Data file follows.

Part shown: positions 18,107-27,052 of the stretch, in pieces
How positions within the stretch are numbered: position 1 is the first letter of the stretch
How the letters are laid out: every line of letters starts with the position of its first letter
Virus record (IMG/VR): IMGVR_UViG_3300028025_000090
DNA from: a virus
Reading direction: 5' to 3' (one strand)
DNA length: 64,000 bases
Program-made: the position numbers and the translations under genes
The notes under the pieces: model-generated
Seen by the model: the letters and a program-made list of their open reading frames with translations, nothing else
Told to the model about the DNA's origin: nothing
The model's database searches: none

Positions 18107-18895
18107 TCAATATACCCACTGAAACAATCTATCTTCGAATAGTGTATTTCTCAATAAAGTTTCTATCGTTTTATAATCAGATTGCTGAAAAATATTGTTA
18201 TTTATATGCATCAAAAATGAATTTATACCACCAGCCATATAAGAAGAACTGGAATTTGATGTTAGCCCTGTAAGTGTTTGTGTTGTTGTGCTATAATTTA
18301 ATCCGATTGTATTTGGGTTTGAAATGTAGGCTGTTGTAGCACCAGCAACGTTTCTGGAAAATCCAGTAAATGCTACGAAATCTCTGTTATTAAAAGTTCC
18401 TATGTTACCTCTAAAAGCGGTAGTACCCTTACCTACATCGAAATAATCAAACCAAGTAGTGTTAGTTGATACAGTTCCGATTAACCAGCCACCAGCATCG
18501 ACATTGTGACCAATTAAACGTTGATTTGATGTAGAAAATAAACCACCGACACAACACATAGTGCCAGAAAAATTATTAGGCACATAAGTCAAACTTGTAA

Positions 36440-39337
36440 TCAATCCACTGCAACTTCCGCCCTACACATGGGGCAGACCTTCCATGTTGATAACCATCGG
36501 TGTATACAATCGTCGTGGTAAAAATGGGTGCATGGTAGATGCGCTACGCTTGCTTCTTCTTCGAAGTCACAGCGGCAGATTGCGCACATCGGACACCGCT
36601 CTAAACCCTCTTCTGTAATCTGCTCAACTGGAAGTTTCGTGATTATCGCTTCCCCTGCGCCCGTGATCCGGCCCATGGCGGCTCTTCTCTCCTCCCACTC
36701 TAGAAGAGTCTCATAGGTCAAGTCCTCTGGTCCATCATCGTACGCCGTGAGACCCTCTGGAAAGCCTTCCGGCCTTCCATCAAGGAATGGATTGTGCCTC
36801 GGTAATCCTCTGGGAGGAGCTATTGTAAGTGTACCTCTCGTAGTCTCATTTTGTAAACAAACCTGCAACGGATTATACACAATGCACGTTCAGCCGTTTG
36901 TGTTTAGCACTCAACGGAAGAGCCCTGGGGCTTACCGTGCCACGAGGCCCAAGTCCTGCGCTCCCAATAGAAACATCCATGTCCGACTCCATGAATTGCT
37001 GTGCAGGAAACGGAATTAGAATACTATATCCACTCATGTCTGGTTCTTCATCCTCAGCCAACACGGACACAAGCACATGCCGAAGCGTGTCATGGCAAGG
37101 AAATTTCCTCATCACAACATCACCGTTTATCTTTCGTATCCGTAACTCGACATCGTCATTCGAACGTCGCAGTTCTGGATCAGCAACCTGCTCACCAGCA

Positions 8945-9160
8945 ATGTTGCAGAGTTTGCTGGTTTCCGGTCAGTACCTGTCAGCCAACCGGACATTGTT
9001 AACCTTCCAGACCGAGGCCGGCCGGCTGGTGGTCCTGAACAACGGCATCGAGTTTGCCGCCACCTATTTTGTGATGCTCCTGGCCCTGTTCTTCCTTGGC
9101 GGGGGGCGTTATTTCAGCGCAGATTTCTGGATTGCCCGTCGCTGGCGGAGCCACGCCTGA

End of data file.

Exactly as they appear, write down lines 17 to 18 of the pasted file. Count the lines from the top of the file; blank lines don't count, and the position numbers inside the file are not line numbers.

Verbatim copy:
18401 TATGTTACCTCTAAAAGCGGTAGTACCCTTACCTACATCGAAATAATCAAACCAAGTAGTGTTAGTTGATACAGTTCCGATTAACCAGCCACCAGCATCG
18501 ACATTGTGACCAATTAAACGTTGATTTGATGTAGAAAATAAACCACCGACACAACACATAGTGCCAGAAAAATTATTAGGCACATAAGTCAAACTTGTAA